Teens who volunteer are healthier, aim higher in education, study finds
The researchers recommend that community groups and schools increase opportunities for civic engagement among teens



High school teens who volunteer, take part in community aid groups, and join school or other clubs are healthier and more likely to aspire to attending college, according to a study by the UCLA Center for Health Policy Research.
“Youth are an asset and we need to provide opportunities so they can contribute to the larger good by participating in civic life,” said Robert Ross, president and CEO of The California Endowment, which supported the study.
The study found that regardless of race or family income, one in three teens have a high level of civic efficacy, defined as caring about issues, feeling connected to others who are engaged in civic activities, and feeling as if they can make a difference. The survey showed that teens with high levels of civic efficacy are more likely to say they are in “very good” or “excellent” health, compared to those with low civic efficacy, 76 percent to 49 percent, respectively.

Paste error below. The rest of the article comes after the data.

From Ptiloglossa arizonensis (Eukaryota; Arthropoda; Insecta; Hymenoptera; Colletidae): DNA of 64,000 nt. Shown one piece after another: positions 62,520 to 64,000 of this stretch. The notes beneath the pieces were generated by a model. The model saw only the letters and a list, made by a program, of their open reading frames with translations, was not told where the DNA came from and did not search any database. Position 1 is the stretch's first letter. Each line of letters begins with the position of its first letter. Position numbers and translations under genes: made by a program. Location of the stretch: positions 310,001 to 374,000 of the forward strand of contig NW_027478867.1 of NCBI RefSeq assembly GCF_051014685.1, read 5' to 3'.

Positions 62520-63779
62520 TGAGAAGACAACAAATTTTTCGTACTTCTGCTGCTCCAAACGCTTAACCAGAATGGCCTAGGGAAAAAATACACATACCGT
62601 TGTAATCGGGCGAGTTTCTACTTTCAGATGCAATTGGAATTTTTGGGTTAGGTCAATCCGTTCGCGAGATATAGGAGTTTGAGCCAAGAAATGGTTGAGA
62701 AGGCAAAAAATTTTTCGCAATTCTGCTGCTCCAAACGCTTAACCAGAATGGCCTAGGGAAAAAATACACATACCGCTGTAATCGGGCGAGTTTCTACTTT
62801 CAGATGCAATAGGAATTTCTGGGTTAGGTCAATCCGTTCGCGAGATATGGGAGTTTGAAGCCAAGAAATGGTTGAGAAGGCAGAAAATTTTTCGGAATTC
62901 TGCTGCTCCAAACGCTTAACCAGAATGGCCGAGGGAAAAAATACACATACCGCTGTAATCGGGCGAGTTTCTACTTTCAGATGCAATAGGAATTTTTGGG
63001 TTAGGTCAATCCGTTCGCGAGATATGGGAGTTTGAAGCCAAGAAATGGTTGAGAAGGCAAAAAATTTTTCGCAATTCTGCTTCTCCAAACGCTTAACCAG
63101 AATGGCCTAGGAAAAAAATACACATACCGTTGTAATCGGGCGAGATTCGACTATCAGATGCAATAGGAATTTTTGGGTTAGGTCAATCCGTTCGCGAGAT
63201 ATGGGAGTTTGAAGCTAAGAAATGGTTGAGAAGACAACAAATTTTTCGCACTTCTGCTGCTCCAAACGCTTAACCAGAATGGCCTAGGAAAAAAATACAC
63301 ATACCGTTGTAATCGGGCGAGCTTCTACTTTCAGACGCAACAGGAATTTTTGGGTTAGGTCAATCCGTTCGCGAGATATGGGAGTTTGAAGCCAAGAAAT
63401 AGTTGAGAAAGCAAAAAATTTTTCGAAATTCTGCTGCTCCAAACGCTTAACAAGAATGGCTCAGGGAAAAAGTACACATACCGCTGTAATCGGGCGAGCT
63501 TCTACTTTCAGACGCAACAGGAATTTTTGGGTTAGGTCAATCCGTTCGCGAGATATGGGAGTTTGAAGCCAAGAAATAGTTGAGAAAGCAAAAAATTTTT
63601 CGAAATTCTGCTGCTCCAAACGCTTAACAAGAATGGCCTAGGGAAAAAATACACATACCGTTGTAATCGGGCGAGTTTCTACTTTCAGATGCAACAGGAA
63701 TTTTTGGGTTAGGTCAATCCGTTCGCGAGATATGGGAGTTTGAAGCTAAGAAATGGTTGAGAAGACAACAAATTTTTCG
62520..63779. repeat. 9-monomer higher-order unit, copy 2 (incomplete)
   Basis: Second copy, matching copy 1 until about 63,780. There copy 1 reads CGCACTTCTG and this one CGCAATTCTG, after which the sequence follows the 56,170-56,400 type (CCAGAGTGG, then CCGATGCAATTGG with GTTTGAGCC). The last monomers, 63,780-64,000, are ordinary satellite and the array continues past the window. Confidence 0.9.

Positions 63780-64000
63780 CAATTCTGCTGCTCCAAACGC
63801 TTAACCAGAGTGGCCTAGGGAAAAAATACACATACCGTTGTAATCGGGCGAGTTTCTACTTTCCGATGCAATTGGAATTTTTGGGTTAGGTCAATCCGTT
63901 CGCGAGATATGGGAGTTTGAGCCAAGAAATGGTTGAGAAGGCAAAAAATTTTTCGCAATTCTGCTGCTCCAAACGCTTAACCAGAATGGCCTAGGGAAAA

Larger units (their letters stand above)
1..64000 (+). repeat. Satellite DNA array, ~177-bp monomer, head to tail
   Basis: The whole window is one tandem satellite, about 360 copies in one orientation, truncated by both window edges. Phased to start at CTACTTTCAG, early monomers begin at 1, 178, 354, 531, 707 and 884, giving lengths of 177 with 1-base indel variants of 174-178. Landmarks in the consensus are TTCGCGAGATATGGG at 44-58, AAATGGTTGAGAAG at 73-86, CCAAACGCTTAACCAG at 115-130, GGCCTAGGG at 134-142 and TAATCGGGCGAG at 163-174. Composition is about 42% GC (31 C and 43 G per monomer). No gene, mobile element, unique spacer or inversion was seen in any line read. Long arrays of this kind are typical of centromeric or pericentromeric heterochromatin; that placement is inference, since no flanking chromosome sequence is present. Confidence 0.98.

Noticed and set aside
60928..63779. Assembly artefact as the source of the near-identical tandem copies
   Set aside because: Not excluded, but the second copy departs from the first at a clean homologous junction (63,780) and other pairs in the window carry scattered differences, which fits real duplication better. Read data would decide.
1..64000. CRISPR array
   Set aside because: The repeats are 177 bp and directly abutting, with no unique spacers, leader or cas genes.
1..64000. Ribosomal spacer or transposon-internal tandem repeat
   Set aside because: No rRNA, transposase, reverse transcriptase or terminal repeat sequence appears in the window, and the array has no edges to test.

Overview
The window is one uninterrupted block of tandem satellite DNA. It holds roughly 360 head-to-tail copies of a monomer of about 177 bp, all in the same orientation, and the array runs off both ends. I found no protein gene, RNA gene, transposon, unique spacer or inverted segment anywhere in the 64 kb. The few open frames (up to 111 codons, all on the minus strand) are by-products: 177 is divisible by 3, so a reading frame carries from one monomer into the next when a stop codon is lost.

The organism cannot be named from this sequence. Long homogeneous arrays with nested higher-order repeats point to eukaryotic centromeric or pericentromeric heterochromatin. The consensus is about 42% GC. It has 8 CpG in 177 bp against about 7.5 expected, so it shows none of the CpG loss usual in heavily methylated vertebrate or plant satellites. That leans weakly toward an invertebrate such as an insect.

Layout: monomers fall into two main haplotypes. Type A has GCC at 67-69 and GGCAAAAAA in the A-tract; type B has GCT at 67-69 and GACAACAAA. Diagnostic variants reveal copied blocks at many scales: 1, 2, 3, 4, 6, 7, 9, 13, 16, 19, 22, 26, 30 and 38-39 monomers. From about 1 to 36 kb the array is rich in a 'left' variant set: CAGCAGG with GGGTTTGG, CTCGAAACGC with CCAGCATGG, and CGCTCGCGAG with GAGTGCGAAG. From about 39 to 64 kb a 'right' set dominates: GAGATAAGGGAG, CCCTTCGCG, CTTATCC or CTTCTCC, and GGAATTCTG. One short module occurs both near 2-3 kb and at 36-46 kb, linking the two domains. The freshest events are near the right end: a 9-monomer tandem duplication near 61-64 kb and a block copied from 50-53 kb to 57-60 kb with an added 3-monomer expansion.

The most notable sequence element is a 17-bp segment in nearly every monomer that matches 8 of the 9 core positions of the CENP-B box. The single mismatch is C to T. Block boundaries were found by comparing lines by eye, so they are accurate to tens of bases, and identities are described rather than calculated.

The latter group of teens is more likely to miss school for health reasons than the first group, 29 percent vs. 16 percent. Teens who participate in an organization that strives to make a difference are more likely to say they will attend college, 72 percent to 50 percent.
“Our research showed teens who don’t participate in these types of community activities say they aren’t as healthy and are less likely to see college in their future," said Susan Babey, research scientist at the UCLA Center for Health Policy Research and lead author of the report.
Authors of the study recommend that community groups and schools increase opportunities for civic engagement among teens by expanding and supporting programs that help youth improve their communities; encourage participation in civic engagement at middle and high school levels, particularly in low-income areas and communities of color; and actively seek out, engage and welcome youth who are not traditionally included in community and school civic activities.
“In many cases, it’s not that teens lack interest in community and political issues,” said Joelle Wolstein, center research scientist and co-author of the study. “What they may lack is the means and opportunity to participate.”
Source: University of California, Los Angeles: ucla.edu